DJEDDAH: While a fifth of the world’s population speaks Chinese, Saudi Arabia has joined a global community integrating the Chinese language into its education systems.
It is believed that companies prefer to hire people who speak more than one language. The University of Jeddah has therefore made it compulsory for the students of the preparatory year, hoping that the students will benefit from the additional education.
The Kingdom and China have enjoyed a stable and deep relationship since the countries established diplomatic ties in 1990. Saudi Crown Prince Mohammed Bin Salman paid a historic visit to China in February 2019 and was received by Chinese President Xi Jinping .
The latter underlined his country’s commitment to joint efforts with Saudi Arabia to support the strategic relations between the two countries.
After 31 years of solid relations, the integration of the Chinese language in Saudi universities and schools will build on the ties shared between the two giants of the G20. It will also contribute to the education goals of the ambitious Saudi Vision 2030.
Other Saudi universities, such as King Abdul Aziz University, have also introduced Chinese language programs for their students.
In an interview, Ibrahim Saadi, dean of the language institute at the University of Jeddah, said his school started teaching Chinese after the crown prince issued guidelines to include the language in Saudi education programs. .
“Since the decision was taken, the University of Jeddah has started its procedural steps to implement the plan to introduce Chinese as a second language at the university along with English,” he said. “The university council has approved the Chinese language as the language of teaching and scientific research at the university.”
In another media interview, Saadi told Al-Arabiya TV channel that all students wishing to join the university must take a course in the principle of Chinese language skills, as it has become compulsory for students of the preparatory year program.
As one of the six official languages of the United Nations, the demand for learning Chinese language is higher.
In the United States, more than 10 million students in Kindergarten to Grade 12 study a global language. This represents about 20% of American schoolchildren, according to a 2017 survey conducted and published by the United States Councils for International Education.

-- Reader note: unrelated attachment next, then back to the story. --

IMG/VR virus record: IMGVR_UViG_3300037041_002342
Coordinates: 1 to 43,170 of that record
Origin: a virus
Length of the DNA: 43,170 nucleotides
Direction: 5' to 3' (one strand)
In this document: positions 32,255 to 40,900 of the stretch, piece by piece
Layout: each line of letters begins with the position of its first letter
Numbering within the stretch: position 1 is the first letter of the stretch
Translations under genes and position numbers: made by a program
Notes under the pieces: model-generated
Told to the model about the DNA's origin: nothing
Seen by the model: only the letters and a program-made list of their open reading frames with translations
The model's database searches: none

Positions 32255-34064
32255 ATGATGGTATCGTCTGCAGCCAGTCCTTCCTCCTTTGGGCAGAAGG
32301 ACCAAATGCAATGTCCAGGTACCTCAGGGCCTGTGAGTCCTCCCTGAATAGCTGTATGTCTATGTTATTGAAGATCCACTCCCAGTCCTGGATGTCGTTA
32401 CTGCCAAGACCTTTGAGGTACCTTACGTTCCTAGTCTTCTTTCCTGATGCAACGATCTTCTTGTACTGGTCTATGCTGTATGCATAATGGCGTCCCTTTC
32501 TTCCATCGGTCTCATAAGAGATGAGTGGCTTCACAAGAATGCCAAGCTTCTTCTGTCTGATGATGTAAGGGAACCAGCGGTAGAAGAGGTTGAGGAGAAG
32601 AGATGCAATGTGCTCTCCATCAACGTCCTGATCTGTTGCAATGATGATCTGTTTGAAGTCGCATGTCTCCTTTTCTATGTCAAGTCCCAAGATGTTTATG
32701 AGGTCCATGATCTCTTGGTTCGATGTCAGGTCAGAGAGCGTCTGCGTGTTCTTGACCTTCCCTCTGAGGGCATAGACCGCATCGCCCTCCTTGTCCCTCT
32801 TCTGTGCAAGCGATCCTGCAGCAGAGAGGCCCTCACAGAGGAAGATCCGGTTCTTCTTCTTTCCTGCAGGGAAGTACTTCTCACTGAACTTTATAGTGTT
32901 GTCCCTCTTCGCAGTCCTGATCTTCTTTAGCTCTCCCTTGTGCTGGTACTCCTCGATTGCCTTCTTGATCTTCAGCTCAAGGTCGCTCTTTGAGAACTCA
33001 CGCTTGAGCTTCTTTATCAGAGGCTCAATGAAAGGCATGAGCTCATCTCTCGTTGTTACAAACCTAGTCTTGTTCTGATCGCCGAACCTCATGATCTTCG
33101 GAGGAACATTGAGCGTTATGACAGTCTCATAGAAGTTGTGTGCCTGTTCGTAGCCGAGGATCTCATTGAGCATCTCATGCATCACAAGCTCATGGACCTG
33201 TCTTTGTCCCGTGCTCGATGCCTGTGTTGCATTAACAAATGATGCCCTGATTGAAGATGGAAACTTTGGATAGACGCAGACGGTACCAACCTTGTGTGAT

Spanish was the second most taught language in the 50 US states with 7.4 million students, followed by French (1.3 million) and German (331,000).
Back in the Kingdom, getting Chinese instructors to teach at the university has become a challenge over the past year due to the COVID-19 pandemic as the project has been delayed.
Distance learning, a byproduct of the pandemic, has provided another alternative.
The University of Jeddah made a deal with Jinan-based Shandong Normal University as it provided the Saudi university with videotaped lessons. In Jeddah, a team from the Center for Online and Distance Education reproduced and edited the courses while adding commentary in Arabic and English to help students understand the content. The university also attracted local instructors who spoke Chinese to join the university’s new program.
According to Talal Al-Asmari, director of the center, the new Chinese concept was chosen as the reference manual for the course.
“After consulting with professionals who specialize in teaching Chinese, we introduced the program to students who enrolled in the course in September 2020,” he said.
Douglas Steedman, an English professor at the University of Jeddah, who also speaks Chinese, said the first semester of teaching Chinese at the school was inspiring.
“The first semester was made up of online courses and distance learning and that adds another challenge for students early on,” he said in a video produced by UJ.
“So with my classes what I try to do is bring energy and enthusiasm and share my passion for this subject. I try to be encouraging, supportive and patient as we go through the documents at a very reasonable pace. We rehearse a lot and try to make the students feel comfortable and curious about the language so that they enjoy studying it.
Since this was the first time UJ students spoke Chinese, many of them were afraid to use the language spoken by one-fifth of the world’s population. Al-Asmari said distance learning gave them a valuable chance to overcome their shyness and reluctance to speak Chinese.
Commenting on the introduction of Chinese into the Saudi education curriculum, Chinese Ambassador to Saudi Arabia Chen Weiqing said, “With the gradual popularization of the Chinese language in Saudi education, it will further promote mutual understanding and deepen friendship between the two peoples. “